- File extension virus: These viruses modify file extensions of files. WannaCry is one such malware that modifies the file extensions.
- Multipartite virus: Attempts to infect both files and the boot sector at the same time. This generally refers to a virus with multiple infection vectors.
- Macro virus: This virus type infects template files created by Microsoft Office, normally Word and Excel.
- Polymorphic code virus: This virus type mutates its code using a built-in polymorphic engine. These viruses are difficult to find and remove because their signatures constantly change. No part of the virus stays the same from infection to infection.
What is a worm?
A worm is a self-replicating malware computer program. The worm uses a computer network to send copies of itself to other systems without human intervention. Worms are standalone software and do not require a host program or human help to propagate. Worms reside in active memory and duplicate itself without modifying the files, but consuming up resources. A well-known and most devasting worm in recent times is WannaCry which is also a ransomware attack. The ability to self-propagate without human interaction and without requiring a host file or program meant it is classified as a worm rather than a virus. The Christmas tree worm that paralysed the IBM worldwide network in 1987 was first known disruptive worm. The worms, these days are often created with aid of nation-state sponsorship to combat in modern-day digital warfare. Stuxnet worm which devastated Iranian nuclear facilities in 2010 is said to be the first such digital weapon.
Stuxnet was a 500-kilobyte computer worm that infiltrated numerous Iranian computer systems. The worm first, analyzed and targeted Windows networks and computer systems. The worm, having infiltrated the machines, began to continually replicate itself. The replication process was so invasive that if a USB was plugged into an affected system, the worm would infiltrate the USB device and spread to any subsequent computing systems that the USB was plugged in to. Next, the machine infiltrated the Windows-based Siemens Step7 software. By compromising the Step7 software, the worm gained access to the industrial program logic controllers. The worm’s creators got access to crucial industrial information as well as the ability to operate various machinery at the individual industrial sites. The worm attack resulted in a huge number of uranium enriching centrifuges to break.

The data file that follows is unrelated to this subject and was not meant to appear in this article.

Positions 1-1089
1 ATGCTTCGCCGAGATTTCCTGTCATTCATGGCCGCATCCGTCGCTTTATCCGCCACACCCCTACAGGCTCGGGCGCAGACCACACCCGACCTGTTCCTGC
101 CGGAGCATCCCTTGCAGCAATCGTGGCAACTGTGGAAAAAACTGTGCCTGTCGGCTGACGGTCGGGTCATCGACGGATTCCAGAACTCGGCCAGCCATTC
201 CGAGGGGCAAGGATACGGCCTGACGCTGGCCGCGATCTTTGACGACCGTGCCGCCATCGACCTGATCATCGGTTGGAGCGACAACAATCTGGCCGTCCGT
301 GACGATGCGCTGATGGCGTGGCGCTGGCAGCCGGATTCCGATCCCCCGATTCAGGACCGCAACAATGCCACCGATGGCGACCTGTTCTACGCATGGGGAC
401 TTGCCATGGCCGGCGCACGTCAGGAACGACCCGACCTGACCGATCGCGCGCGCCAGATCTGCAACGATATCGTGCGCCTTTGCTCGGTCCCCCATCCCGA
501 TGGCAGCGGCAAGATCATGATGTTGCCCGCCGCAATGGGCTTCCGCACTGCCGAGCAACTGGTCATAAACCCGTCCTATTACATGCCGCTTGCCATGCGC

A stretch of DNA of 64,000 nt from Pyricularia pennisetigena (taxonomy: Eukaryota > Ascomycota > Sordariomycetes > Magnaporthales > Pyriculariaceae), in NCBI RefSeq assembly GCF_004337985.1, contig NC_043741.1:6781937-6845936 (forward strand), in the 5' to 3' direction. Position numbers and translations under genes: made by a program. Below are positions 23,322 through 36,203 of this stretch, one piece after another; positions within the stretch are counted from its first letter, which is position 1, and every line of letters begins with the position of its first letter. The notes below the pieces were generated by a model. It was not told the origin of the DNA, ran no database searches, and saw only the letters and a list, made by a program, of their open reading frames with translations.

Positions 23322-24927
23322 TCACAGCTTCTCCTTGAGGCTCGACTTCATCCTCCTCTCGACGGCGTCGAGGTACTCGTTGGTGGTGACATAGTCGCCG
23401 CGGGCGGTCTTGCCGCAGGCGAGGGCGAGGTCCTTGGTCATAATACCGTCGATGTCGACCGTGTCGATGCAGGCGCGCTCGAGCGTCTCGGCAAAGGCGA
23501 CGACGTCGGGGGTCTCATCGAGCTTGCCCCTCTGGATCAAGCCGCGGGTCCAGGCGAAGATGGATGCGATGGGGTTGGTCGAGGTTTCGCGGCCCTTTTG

What is Trojan?
A Trojan is software that appears to perform a desirable function for the user prior to running or installing it but instead performs a function, usually without the user’s knowledge, that steals information or otherwise harms the system. The name is inspired by the Greek mythology Trojan War. The term was first used in the context of computer security vulnerability by security pioneer Daniel Edwards during his time at National Security Agency (NSA). A trojan can replicate itself and thus be either a virus or a worm, or both. Trojans come in a number of variants and use.
A Trojan when executed often open up “back doors”, providing access to the machine to intruders. The function of a back door is to let the malicious elements gain access by circumventing normal system protection. One such example of a trojan attack happened for the first time at George Mason University in February 1997. An unknown user inserted a trojan in the university’s computer systems and whenever a user opened Netscape Navigator, a protest email message was sent to the local security review panel. After a number of students complained about receiving email replies to messages they had not sent, the problem was tracked down to a trojan.